Media outlets broadcast the increase in paternity cases on a daily basis. From top music icons such as Justin Bieber to your everyday Joe, more people are finding a need for DNA paternity testing. With the rise in litigation cases regarding paternity, there has been a growing demand for testing as well. Although paternity testing can be used for various purposes such as assess the medical history of an individual, paternity testing is commonly used to determine the biological father of a child.
How Does A DNA Paternity Test Work?
There are many components associated with paternity testing to obtain guaranteed results. In order for the test to be processed, it requires samples from all parties involved, testing can be done on only the father and child, but it is strongly encouraged to include the mother as a sort of base line. Samples are taken from the inside of the cheek, known as a bucal swab. The samples are then submitted to a laboratory for analysis to identify and confirm the biological parents of the child. At the completion of the assessment, test results become available typically within five days of submission to the testing lab.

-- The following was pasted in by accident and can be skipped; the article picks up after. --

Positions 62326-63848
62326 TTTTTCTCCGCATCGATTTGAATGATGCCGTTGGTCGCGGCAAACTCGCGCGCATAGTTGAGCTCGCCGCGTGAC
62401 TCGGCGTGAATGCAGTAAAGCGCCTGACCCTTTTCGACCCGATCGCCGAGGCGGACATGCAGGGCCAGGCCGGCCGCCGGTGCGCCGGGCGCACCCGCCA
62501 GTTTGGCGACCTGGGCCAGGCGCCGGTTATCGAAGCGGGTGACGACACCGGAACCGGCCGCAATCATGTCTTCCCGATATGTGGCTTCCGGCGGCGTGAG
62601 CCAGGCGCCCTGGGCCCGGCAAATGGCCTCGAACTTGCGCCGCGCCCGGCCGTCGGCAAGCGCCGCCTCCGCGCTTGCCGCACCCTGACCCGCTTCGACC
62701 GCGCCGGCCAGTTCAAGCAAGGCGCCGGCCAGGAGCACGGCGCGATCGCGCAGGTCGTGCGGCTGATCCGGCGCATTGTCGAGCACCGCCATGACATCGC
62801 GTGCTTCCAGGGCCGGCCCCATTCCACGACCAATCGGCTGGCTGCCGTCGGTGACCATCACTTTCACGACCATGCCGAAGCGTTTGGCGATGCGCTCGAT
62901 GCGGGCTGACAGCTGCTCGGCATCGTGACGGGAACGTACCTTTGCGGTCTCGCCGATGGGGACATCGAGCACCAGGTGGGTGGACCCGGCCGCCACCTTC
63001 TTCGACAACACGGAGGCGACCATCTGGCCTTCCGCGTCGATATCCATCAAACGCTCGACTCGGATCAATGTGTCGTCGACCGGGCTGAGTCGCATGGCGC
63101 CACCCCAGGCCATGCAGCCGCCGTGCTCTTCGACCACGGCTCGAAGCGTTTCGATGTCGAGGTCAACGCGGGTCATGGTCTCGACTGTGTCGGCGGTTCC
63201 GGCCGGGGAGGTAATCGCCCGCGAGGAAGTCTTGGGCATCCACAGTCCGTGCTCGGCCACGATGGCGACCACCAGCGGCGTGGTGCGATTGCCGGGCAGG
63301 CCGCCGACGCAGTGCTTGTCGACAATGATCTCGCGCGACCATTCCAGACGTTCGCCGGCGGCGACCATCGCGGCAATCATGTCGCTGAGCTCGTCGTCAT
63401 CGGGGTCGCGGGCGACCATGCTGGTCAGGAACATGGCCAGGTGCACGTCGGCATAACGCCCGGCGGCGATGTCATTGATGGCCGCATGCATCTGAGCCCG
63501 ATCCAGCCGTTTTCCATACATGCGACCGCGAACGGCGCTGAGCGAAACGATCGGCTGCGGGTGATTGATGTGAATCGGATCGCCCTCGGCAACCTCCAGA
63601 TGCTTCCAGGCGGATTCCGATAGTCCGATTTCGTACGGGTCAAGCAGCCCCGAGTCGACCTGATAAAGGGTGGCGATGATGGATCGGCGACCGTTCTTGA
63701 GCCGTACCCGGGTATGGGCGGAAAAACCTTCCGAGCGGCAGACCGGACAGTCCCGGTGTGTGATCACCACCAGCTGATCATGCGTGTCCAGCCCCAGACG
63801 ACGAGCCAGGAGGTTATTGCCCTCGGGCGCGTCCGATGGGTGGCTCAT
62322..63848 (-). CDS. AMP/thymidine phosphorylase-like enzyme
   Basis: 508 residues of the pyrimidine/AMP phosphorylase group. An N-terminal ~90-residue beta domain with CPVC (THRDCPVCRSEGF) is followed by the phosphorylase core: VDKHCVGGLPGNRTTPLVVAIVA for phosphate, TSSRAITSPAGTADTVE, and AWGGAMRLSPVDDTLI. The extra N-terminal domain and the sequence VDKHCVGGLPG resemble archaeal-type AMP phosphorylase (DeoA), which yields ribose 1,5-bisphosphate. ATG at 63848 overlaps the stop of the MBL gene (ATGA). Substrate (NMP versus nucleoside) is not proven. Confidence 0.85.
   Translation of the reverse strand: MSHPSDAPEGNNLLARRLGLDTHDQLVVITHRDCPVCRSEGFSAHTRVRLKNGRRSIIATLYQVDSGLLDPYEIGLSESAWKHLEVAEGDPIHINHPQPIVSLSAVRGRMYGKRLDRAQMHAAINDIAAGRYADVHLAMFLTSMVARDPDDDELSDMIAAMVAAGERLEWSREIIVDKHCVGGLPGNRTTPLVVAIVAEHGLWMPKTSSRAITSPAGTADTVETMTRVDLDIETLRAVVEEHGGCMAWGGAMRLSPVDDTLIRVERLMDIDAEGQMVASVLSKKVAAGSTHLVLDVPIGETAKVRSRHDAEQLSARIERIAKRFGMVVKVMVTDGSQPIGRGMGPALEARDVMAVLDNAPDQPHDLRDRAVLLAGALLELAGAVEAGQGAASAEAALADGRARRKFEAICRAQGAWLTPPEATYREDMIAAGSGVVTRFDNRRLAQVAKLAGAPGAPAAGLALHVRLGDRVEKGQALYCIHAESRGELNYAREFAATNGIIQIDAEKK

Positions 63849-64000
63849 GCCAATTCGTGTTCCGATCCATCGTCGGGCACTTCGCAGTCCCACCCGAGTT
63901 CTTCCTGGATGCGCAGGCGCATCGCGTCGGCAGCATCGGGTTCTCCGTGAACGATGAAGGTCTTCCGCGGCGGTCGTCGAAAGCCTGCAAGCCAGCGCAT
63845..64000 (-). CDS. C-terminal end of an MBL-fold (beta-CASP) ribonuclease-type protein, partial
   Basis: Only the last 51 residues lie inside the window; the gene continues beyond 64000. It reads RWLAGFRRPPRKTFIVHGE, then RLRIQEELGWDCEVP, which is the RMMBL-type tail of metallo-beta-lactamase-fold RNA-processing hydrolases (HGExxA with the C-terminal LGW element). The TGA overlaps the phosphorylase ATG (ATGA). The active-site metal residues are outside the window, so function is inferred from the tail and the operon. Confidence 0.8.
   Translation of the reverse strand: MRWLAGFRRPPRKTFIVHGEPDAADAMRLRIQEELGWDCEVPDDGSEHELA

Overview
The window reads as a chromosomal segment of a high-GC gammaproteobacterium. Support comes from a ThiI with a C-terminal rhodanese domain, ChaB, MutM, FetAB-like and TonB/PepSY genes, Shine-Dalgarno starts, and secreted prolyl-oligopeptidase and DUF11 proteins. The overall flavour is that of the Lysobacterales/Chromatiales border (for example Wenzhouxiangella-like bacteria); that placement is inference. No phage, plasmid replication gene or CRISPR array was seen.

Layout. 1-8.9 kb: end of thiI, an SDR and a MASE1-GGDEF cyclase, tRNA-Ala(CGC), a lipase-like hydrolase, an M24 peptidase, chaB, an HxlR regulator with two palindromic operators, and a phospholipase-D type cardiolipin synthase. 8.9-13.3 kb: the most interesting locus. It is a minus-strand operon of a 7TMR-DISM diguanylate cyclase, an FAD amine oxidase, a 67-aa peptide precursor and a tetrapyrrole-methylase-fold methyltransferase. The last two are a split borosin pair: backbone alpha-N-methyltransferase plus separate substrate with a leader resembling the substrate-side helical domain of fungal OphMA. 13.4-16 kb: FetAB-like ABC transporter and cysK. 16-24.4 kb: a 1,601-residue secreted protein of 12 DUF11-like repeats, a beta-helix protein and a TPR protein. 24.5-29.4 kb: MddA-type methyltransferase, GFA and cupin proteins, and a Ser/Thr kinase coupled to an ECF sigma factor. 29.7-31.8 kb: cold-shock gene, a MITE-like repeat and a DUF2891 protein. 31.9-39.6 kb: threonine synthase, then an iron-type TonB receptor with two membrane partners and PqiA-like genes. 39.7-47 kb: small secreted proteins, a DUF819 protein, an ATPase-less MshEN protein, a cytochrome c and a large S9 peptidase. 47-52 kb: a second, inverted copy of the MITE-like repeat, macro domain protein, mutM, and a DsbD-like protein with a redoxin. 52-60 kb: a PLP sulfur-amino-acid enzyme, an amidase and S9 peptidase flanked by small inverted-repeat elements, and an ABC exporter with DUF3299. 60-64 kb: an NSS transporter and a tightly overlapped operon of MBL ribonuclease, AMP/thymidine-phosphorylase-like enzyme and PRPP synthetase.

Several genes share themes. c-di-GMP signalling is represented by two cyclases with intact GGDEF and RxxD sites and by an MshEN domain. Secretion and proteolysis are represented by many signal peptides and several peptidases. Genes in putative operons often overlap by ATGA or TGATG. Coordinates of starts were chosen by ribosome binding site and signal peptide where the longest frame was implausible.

DNA paternity testing is highly recommended as it provides the most accurate results. Most DNA paternity tests guarantee a 99.9% accuracy rate. In addition to this, labs typically incorporate duplicate testing to ensure accuracy and further assure the reliability of your test.
Inaccuracy of Results – Different laboratories will guarantee varying accuracy rates. Although most labs certified by the American Association of Blood Banks or the National Association for DNA Collection and Management guarantee results that are 99.9% accurate, it is important to be aware of labs that guarantee less than 99.9% accuracy and the risk this may pose.
Parents, legal entities, and medical practitioners are taking action in establishing paternity. Understanding the dynamics of DNA paternity testing will assist with increasing awareness and addressing concerns, thereby enhancing the value of this testing measure.